• X body axis is aligned along the vehicle body and is usually positive toward the normal direction of motion.
• Y body axis is at a right angle to the x body axis and is oriented along the wings of the vehicle. If there are no wings (as with a missile), a "horizontal" direction is defined in a way that is useful. The Y body axis is usually taken to be positive to right side of the vehicle.
• Z body axis is perpendicular to wing-body (XY) plane and usually points downward.

### Stability axes

Aircraft (usually not missiles) operate at a nominally constant "trim" angle of attack. The angle of the nose (the X Axis) does not align with the direction of the oncoming air. The difference in these directions is the angle of attack. So, for many purposes, parameters are defined in terms of a slightly modified axis system called "stability axes". The stability axis system is used to get the X axis aligned with the oncoming flow direction. Essentially, the body axis system is rotated about the Y body axis by the trim angle of attack and then "re-fixed" to the body of the aircraft:

• X stability axis is aligned into the direction of the oncoming air in steady flight. (It is projected into the plane made by the X and Z body axes if there is sideslip).
• Y stability axis is the same as the Y body-fixed axis.
• Z stability axis is perpendicular to the plane made by the X stability axis and the Y body axis.

## Names for forces, moments, and velocities

### Forces and velocities along each of the axes

Forces on the vehicle along the body axes are called "Body-axis Forces":

• X, or FX, is used to indicate forces on the vehicle along the X axis
• Y, or FY, is used to indicate forces on the vehicle along the Y axis
• Z, or FZ, is used to indicate forces on the vehicle along the Z axis
• u (lower case) is used for speed of the oncoming flow along the X body axis
• v (lower case) is used for speed of the oncoming flow along the Y body axis
• w (lower case) is used for speed of the oncoming flow along the Z body axis
It is helpful to think of these speeds as projections of the relative wind vector on to the three body axes, rather than in terms of the translational motion of the vehicle relative to the fluid. As the body rotates relative to direction of the relative wind, these components change, even when there is no net change in speed.

### Moments and angular rates around each of the axes

• L is used to indicate the "rolling moment", which is around the X axis. Whether it is around the X body axis or the X stability axis depends on context (such as a subscript).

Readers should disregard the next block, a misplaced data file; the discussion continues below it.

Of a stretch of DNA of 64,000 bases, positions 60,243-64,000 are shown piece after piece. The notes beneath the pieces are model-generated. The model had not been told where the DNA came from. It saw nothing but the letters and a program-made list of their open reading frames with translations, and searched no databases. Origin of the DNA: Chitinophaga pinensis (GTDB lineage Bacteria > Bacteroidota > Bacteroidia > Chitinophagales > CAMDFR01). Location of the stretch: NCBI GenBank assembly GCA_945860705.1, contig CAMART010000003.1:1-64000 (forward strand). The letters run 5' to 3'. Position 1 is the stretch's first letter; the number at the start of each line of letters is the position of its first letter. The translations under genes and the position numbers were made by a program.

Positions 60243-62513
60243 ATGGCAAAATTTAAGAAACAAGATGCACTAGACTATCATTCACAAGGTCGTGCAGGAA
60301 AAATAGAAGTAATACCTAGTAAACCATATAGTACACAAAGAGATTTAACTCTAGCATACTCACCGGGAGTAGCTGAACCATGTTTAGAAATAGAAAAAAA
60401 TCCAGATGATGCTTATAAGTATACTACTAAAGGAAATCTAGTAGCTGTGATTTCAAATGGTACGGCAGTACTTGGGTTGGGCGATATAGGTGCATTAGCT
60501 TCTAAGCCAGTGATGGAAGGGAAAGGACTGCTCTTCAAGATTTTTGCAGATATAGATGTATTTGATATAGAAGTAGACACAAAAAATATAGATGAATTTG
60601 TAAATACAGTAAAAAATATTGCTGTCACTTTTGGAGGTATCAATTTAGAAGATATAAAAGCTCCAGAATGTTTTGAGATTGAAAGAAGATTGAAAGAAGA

• M is used to indicate the name of the "pitching moment", which is around the Y axis.
• N is used to indicate the name of the "yawing moment", which is around the Z axis. Whether it is around the Z body axis or the Z stability axis depends on context (such as a subscript).
• "P" or "p" is used for angular rate about the X axis ("Roll rate about the roll axis"). Whether it is around the X body axis or the X stability axis depends on context (such as a subscript).
• "Q" or "q" is used for angular rate about the Y axis ("Pitch rate about the pitch axis").
• "R" or "r" is used for angular rate about the Z axis ("Yaw rate about the yaw axis"). Whether it is around the Z body axis or the Z stability axis depends on context (such as a subscript).

## Equations of motion

The use of stability derivatives is most conveniently demonstrated with missile or rocket configurations, because these exhibit greater symmetry than aeroplanes, and the equations of motion are correspondingly simpler. If it is assumed that the vehicle is roll-controlled, the pitch and yaw motions may be treated in isolation. It is common practice to consider the yaw plane, so that only 2D motion need be considered. Furthermore, it is assumed that thrust equals drag, and the longitudinal equation of motion may be ignored.

The body is oriented at angle $\psi$ (psi) with respect to inertial axes. The body is oriented at an angle $\beta$ (beta) with respect to the velocity vector, so that the components of velocity in body axes are:

$u=U\cos \beta$ $v=U\sin \beta$ where $U$ is the speed.

The aerodynamic forces are generated with respect to body axes, which is not an inertial frame. In order to calculate the motion, the forces must be referred to inertial axes. This requires the body components of velocity to be resolved through the heading angle $(\beta )$ into inertial axes.

Resolving into fixed (inertial) axes: